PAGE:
Ferdinandus Taurus

Once upon a time, there lived in Spain a bull named Ferdinand. While his brothers liked to charge around the field, butt their heads together and to generally act ferocious, Ferdinand liked nothing better than to sit under the cork tree and smell the flowers. He was, you see, a placid and a gentle bull whose only desire in life was to be let alone. And his life would have proceeded very nicely had he not one day placed his considerable rump on a bumblebee on the very same day that five men arrived from Madrid searching for a new star for the corrida.

This classic tale by Munro Leaf, which has enchanted children for over fifty years, is here translated for the first (and certainly the last) time into (mirabile dictu) Latin. It comes with a complete glossary of words, and, of course, with the wonderful, appropriate, and droll drawings from the pen of the inimitable Robert Lawson (for whom the book was originally written).

Wilbur Monroe Leaf was born in Maryland and educated at the University of Maryland and Harvard University. After receiving his master’s degree in English, he began writing and illustrating children’s books, completing an average of one book a year throughout his forty-year career. His most famous book is The Story of Ferdinand, which stirred controversy in the 1930s political milieu because of its pacifist themes. Ferdinand has been translated into countless languages and adapted for film and opera.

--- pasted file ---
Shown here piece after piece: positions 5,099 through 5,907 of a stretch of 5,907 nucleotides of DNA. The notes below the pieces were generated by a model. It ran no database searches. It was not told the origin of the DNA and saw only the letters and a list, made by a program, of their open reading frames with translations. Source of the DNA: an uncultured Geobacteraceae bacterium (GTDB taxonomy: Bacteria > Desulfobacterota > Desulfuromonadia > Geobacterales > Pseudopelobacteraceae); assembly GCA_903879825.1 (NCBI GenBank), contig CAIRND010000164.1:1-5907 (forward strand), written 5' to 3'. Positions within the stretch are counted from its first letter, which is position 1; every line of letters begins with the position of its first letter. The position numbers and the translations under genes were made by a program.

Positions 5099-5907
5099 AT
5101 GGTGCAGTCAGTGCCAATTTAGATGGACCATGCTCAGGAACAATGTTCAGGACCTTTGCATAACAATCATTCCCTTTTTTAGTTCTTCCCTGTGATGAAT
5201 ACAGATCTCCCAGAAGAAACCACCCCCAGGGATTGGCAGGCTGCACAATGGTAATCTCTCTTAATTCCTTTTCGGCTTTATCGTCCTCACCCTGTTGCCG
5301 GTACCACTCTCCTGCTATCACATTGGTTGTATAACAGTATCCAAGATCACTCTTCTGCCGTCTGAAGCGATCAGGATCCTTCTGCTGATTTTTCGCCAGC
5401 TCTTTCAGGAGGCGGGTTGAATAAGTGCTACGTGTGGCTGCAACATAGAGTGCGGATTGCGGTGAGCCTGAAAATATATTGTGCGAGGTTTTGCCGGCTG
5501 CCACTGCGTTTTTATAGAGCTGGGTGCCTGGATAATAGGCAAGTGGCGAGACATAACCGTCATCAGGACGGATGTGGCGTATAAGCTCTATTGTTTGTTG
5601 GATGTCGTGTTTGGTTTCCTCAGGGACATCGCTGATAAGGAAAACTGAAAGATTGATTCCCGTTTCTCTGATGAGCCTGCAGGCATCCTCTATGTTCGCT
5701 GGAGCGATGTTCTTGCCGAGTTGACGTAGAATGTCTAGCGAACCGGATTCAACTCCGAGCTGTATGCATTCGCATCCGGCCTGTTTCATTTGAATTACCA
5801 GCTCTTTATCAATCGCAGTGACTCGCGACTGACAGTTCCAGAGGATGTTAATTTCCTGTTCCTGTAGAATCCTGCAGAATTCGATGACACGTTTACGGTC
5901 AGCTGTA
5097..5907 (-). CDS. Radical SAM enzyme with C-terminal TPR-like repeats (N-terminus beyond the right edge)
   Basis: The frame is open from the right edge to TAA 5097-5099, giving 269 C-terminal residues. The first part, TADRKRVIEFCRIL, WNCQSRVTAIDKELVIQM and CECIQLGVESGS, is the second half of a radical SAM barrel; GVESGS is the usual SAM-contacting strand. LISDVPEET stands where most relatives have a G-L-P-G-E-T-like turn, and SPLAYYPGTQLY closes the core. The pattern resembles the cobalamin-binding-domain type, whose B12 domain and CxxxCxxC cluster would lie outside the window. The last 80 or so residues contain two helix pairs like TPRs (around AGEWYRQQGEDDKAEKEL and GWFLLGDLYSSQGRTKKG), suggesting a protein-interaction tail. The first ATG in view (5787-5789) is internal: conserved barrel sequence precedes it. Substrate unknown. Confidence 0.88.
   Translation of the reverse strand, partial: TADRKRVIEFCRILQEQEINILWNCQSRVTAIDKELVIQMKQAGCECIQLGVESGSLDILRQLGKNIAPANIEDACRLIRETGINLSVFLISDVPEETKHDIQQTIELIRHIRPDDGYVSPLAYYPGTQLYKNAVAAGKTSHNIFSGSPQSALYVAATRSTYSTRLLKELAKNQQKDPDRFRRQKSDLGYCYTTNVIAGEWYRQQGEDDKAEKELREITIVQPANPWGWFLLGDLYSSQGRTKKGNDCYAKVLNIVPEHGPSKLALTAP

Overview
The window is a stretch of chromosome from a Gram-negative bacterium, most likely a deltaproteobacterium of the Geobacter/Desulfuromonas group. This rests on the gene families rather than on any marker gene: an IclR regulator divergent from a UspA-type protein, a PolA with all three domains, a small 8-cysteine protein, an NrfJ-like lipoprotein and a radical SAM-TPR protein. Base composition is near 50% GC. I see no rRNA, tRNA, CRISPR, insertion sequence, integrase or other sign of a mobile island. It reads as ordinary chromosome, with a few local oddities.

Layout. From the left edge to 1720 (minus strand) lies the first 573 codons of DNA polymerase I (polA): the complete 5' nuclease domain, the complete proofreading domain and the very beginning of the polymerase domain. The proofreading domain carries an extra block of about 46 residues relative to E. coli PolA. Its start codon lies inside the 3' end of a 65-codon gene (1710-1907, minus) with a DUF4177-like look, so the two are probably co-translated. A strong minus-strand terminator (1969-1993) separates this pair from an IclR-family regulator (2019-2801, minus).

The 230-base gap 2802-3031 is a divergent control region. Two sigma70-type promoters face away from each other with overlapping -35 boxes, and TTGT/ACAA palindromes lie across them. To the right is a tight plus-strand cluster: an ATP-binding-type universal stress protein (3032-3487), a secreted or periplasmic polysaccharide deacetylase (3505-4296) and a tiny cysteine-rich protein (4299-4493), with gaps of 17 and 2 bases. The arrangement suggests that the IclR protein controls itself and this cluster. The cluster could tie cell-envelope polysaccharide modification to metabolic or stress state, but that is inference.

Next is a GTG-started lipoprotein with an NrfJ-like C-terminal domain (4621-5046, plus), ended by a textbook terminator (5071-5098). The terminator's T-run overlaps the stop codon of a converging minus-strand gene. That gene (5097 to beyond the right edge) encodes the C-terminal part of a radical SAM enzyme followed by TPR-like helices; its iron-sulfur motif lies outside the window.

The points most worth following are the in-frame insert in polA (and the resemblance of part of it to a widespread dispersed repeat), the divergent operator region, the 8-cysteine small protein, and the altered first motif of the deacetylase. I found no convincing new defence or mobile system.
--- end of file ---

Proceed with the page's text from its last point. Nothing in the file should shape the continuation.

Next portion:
A longtime secondary school Latin teacher in New York City, Elizabeth Chamberlayne Hadas is also remembered for her Latin translation of Ferdinand the Bull, the classic children’s book by Munro Leaf.

Robert Lawson’s witty, inventive illustrations are even more sought after today than they were during his lifetime. He illustrated dozens of beloved picture books, including Mr. Popper’s Penguins and They Were Strong and Good, the latter of which won a Caldecott Medal. He also wrote seventeen children’s books and won the Newbery Medal for his 1945 novel Rabbit Hill, making him the only person to win both of America’s most prestigious awards for children’s literature. Born in New York City, Lawson grew up in Montclair, New Jersey and studied at Parsons School of Design. He spent his later years in Westport, Connecticut, where an annual conference is held in his honor.